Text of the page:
Is he for real?
In the space of just one interview, first-time author Scott Bergstrom has caused widespread ire throughout the young adult literature community.
Bergstrom’s debut novel, The Cruelty, just landed him an impressive six-figure book deal, with Paramount securing the rights to make a film adaptation. His agent compares The Cruelty to The Girl With the Dragon Tattoo and The Bourne Identity, describing it as a thriller about a 17-year-old girl trying to rescue her father, a kidnapped diplomat. This sounds like an intriguing premise, but his first interview with Publisher’s Weekly has already alienated a swath of his target audience.
In the interview, Bergstrom downplays the depth and talent needed to write young adult literature. “The morality of the book is more complicated than a lot of YA,” he says. “In a lot of YA, the conflict takes place inside a walled garden, set up by outside adult forces. If you think of those stories as a metaphor for high school, they start to make a lot more sense, but that was one thing I wanted to depart from.”
Of course many bestselling YA novels tackle complex topics like war and terminal illness. In response, YA fans and authors have flooded the #MorallyComplicatedYA hashtag with critiques (and mockery) of his comments.
In the context of other commentary on YA lit, Bergstrom’s interview also takes on an unfortunately gendered tone. As a community dominated by women and girls, YA is frequently dismissed as frivolous and simple. There’s an unavoidably sexist undertone to a male author denigrating a genre dominated by female authors and audiences, all while getting a lucrative book deal to write in that same genre.
It doesn’t help that in The Cruelty‘s sample chapter, the protagonist appears to criticize dystopian YA novels like The Hunger Games and Divergent.
“I pull a book out of my backpack and lean against the door as the train shoots through the tunnel under the river for Queens. It’s a novel with a teenage heroine set in a dystopian future. Which novel in particular doesn’t matter because they’re all the same. Poor teenage heroine, having to go to war when all you really want is to write in your diary about how you’re in love with two different guys and can’t decide between them. These novels are cheesy, I know, and I suck them down as easily as milk.”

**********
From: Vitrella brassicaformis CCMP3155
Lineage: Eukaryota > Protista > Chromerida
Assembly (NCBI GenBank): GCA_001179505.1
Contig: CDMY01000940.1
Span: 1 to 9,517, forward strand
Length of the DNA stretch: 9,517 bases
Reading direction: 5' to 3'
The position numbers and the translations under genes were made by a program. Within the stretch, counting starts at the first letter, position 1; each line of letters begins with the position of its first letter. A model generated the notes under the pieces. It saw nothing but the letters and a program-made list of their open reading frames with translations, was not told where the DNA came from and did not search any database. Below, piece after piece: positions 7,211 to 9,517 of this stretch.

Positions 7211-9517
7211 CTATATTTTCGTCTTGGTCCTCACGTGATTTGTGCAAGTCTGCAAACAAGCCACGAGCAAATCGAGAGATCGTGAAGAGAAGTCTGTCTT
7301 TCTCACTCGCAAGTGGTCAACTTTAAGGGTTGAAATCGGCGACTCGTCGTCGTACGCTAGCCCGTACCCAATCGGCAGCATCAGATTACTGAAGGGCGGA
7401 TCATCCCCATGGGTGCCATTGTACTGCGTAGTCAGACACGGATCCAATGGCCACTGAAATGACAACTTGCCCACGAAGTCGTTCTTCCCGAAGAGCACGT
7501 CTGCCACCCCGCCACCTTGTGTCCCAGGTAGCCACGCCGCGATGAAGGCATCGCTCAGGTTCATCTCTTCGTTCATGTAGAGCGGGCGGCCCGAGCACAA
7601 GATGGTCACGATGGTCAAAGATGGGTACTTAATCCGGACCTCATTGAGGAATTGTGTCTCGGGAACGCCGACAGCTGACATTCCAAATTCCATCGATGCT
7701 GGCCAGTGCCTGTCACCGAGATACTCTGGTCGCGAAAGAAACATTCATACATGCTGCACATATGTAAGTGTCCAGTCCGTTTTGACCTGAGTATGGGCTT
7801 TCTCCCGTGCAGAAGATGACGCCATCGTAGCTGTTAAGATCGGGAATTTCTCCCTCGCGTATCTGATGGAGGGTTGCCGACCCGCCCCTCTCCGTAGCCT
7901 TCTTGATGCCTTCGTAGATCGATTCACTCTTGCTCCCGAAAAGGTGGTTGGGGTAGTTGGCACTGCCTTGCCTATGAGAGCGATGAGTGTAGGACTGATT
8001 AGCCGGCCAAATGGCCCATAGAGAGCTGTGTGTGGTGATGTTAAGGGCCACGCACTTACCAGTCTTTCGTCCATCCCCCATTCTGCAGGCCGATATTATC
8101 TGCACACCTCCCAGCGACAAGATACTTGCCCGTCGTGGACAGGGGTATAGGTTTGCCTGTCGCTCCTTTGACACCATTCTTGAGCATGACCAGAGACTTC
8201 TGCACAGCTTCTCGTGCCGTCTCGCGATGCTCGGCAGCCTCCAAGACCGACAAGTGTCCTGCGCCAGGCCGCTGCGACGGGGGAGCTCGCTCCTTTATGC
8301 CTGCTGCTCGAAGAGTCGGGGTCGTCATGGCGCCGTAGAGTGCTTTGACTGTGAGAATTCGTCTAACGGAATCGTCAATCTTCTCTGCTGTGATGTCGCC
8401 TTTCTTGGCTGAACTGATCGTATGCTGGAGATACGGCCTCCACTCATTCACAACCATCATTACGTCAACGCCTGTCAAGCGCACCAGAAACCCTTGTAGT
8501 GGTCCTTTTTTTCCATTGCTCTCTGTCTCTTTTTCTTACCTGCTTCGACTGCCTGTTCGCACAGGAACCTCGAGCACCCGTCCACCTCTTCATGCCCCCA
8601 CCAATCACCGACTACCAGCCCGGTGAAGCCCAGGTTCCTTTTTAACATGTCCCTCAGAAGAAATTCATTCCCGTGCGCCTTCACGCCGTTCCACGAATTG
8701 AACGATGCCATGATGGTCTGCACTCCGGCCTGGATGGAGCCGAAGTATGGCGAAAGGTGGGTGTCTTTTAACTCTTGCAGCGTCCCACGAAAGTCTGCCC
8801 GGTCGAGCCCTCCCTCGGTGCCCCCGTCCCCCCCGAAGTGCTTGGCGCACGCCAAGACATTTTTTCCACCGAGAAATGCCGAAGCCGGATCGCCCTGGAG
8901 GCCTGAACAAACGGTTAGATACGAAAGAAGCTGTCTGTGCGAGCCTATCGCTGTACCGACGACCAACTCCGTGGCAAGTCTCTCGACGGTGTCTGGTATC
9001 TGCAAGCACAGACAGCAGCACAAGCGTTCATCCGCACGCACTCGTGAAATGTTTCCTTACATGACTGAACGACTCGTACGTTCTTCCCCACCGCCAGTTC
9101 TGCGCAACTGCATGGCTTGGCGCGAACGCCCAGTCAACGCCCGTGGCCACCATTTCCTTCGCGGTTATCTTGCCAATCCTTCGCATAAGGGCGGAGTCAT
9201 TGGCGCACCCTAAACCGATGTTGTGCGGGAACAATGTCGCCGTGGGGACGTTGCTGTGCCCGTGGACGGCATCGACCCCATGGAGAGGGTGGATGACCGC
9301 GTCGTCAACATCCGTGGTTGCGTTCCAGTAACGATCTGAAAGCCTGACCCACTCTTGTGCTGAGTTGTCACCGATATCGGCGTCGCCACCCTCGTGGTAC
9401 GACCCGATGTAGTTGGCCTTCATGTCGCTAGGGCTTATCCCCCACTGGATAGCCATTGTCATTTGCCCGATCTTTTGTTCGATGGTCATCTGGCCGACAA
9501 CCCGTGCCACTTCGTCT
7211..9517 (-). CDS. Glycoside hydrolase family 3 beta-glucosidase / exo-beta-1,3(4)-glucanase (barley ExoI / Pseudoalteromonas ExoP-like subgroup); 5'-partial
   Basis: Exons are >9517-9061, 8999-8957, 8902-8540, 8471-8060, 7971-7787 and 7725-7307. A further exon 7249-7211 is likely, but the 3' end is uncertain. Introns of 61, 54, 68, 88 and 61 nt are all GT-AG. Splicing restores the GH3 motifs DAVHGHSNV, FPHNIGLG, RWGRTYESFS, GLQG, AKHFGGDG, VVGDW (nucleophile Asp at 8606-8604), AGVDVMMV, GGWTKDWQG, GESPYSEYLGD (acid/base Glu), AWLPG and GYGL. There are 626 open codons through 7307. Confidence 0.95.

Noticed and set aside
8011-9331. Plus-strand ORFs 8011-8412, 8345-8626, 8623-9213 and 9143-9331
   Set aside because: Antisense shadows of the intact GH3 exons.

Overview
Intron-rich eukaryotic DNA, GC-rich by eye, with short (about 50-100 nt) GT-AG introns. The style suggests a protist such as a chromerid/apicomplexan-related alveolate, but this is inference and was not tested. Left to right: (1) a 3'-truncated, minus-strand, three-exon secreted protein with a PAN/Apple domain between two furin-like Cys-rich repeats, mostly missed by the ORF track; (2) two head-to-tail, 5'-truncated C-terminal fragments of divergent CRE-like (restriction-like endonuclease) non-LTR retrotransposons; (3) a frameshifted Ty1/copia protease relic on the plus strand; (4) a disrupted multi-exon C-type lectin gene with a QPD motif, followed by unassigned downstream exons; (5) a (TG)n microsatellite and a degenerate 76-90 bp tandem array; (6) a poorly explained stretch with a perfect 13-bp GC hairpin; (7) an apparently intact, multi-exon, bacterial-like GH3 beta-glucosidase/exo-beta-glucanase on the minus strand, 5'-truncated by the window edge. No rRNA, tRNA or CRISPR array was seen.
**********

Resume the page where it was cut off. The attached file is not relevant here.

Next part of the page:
Elsewhere in the excerpt, the heroine muses on men wolf-whistling her on the street: “They love this—the school uniform, the flash of seventeen-year-old legs.” Combined with the character’s strategic weight loss (a key aspect of her transformation into a “lean warrior”), this felt more than a little offputting to fans of other female-led YA novels.
For a book that hasn’t actually been released yet, this intense level of criticism may seem overly harsh. Hundreds of YA fans are piling on to Twitter to complain about a book they haven’t had a chance to read, based on a single interview and some quotes from the book’s sample chapter.
However, this frustration didn’t just materialize out of nowhere. The YA genre already has a hard time being taken seriously by outsiders, and Bergstrom isn’t winning himself any new fans by insulting YA audiences in his own book announcement. And judging by the number of popular authors frequenting the #MorallyComplicatedYA hashtag, Bergstrom may find himself feeling lonely at his first YA lit conventions. Here’s hoping he familiarizes himself with the genre before his first book comes out.
Photo via Joe Crawford/Wikimedia (CC BY 2.0)
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